In his commencement speech at Kenyon College in 2005, David Foster Wallace was tasked with the responsibility of imparting some wisdom onto the graduating class. Wallace’s message to a room of full soon-to-be college graduates at the precipice of the of their impending true adulthood, he offers them a message that cuts through the mess and concisely delivers a message that many would ironically overlook, which is for the students to realize that at times, imperative life lessons are not only the ones that they cannot conceive or believe, but the ones that are obvious but hard to acknowledge let alone discuss. The lesson in this is that no matter how instinctive that cynicism is, it is imperative that people must try to more honest and open
David Foster Wallace has presented a commencement speech in Kenyon College on May 21, 2005. Kenyon College is a small private liberal art college in Ohio. His speech This is Water: Some Thoughts, Delivered on a Significant Occasion about Living a Compassionate Life was twenty-two minutes long and within that time it was motivational, emotional, and he made numerous recommendations for how to live your life. Wallace explains what he believes is the most important benefits of a college education. He wanted to send a message to the graduating college students that we can make the world a better place by being more self-aware and by being concerned for the well being of others because helping others won’t ever be damaging to society.
William sat on the edge of his seat and listened to Jeanette explain the organizational structure of Beacon Academy. “Beacon Academies are charter schools; we are accountable only to the state granting the charter, and a national board of directors. As charter schools, we are schools of choice - we derive our students from a variety of public school districts. If accepted, students who choose Beacon Academy sign a contract that commits them to the principles and operating conditions of the Beacon Academy enterprise. Our long-term goal is nothing short of a complete revolution of America’s system of compulsory public education that is determined based on student residency.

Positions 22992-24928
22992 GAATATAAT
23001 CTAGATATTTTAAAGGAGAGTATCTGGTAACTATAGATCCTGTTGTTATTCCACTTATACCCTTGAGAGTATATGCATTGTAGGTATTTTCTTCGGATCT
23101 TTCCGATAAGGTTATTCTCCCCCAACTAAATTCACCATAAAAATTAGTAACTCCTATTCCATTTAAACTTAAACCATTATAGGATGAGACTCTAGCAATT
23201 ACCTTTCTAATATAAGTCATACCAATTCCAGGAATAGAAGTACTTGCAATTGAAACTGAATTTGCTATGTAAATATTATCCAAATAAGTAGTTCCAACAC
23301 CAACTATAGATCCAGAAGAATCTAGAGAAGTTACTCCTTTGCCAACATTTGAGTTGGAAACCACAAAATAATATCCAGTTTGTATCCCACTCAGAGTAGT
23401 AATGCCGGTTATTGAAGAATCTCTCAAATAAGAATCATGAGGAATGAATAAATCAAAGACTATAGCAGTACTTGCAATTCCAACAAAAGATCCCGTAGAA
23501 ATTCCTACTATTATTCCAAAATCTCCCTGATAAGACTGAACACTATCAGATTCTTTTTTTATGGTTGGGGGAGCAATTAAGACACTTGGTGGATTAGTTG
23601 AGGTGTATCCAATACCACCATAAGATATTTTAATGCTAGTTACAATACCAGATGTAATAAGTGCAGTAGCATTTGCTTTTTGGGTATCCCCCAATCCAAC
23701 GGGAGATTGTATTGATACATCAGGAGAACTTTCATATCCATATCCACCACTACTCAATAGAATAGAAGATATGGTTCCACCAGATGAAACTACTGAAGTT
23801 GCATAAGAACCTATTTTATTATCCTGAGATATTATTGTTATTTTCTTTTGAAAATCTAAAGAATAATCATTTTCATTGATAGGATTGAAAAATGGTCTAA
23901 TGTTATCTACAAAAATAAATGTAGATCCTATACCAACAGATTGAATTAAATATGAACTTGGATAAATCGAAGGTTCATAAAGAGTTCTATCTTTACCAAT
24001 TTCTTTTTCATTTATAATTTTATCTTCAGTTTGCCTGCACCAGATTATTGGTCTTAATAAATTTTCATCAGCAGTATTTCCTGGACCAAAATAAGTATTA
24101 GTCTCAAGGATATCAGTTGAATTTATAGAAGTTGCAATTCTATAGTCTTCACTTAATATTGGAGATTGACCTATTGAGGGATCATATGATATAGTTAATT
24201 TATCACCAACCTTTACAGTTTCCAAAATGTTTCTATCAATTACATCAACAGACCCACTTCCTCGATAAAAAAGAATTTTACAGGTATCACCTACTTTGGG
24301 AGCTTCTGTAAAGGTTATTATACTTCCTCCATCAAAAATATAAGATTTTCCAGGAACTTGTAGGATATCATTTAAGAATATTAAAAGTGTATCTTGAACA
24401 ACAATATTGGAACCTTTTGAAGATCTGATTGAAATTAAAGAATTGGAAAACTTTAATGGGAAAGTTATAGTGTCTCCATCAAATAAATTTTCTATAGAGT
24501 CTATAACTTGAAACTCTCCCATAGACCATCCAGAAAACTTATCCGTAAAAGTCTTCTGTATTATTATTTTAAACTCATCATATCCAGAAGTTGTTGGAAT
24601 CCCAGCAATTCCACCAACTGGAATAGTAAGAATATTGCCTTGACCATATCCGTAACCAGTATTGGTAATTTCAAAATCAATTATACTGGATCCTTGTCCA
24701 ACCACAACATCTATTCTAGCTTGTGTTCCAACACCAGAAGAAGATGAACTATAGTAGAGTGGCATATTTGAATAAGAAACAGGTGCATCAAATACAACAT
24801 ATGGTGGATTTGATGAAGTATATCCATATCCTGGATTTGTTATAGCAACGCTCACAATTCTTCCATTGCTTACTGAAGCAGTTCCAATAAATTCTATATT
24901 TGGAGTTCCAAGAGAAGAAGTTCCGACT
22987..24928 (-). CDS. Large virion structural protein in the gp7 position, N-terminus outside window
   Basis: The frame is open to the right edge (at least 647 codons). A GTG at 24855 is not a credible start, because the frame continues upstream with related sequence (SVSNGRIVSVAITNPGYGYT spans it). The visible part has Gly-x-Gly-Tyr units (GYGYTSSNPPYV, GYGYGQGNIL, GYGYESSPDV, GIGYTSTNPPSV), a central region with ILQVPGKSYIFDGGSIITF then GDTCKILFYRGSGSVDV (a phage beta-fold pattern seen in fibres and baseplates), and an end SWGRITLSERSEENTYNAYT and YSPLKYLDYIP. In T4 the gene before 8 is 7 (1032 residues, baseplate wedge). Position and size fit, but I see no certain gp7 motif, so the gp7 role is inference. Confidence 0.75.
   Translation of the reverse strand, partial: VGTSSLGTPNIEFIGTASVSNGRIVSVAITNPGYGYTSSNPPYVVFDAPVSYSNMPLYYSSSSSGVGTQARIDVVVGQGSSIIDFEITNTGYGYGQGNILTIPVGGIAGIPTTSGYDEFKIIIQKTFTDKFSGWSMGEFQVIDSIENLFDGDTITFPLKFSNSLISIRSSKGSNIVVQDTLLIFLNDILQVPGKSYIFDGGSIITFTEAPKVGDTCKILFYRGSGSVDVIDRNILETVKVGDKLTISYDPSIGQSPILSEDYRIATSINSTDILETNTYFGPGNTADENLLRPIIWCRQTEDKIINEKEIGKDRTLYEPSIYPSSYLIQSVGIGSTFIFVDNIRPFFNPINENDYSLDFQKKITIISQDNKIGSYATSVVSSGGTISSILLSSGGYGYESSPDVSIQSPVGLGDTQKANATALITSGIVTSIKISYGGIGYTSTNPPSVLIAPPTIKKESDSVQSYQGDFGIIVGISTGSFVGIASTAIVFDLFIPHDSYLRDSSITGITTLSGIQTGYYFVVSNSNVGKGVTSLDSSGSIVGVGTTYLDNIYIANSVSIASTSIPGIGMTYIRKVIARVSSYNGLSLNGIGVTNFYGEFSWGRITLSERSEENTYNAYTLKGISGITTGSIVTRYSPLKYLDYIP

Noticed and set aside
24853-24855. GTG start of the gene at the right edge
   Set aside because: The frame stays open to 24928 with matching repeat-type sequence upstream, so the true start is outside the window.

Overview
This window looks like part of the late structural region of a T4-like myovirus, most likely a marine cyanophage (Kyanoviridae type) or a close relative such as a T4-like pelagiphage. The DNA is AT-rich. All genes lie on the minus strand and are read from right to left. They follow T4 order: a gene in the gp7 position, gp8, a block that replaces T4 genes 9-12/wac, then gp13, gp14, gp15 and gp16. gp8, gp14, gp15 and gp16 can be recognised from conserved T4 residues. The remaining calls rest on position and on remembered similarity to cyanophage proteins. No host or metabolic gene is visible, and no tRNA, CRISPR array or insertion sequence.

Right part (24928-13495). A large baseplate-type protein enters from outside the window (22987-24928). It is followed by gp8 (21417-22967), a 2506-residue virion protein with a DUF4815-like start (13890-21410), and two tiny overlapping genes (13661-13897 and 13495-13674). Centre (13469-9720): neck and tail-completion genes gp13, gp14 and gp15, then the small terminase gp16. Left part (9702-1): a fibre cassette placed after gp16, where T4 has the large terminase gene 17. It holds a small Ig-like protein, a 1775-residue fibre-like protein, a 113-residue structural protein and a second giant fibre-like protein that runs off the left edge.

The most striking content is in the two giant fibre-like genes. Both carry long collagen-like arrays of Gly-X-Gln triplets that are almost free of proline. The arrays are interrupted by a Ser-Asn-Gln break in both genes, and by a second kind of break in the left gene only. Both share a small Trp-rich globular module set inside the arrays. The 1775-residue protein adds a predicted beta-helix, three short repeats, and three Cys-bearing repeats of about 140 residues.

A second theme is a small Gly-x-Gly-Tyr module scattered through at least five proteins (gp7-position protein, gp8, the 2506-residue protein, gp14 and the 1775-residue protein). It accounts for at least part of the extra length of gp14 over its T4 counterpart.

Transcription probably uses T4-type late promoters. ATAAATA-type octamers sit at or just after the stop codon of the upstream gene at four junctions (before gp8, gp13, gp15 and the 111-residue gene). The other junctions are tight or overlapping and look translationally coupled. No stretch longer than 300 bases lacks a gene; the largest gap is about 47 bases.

When analyzing events, such as a high school graduation, it is important to see the three phases of a rite of passage, which are separation, transition and incorporation, also called the introduction or reintegration phase. In this specific rite, the student is first separated from peers and family. Next, the group of students who will graduate are announced in their graduation attire and seated together, but away from the rest of family and friends. Finally, they receive their diplomas and are introduced as new graduates to symbolize the shirt into the new societal role. The all occurs in a relatively brief ceremony, but the change that each graduate undergoes during this rite of passage will last for a
These arguments can even be found in commencement speeches. One speech that sticks out to me is Stephen King’s commencement address to the 2005 graduating class at the University of Orono. His speech was put together well and he had a few different kinds of arguments. He also used different aspects of logos, ethos, and pathos to present these arguments to the audience. The main purpose of his speech was to convince the graduates to give back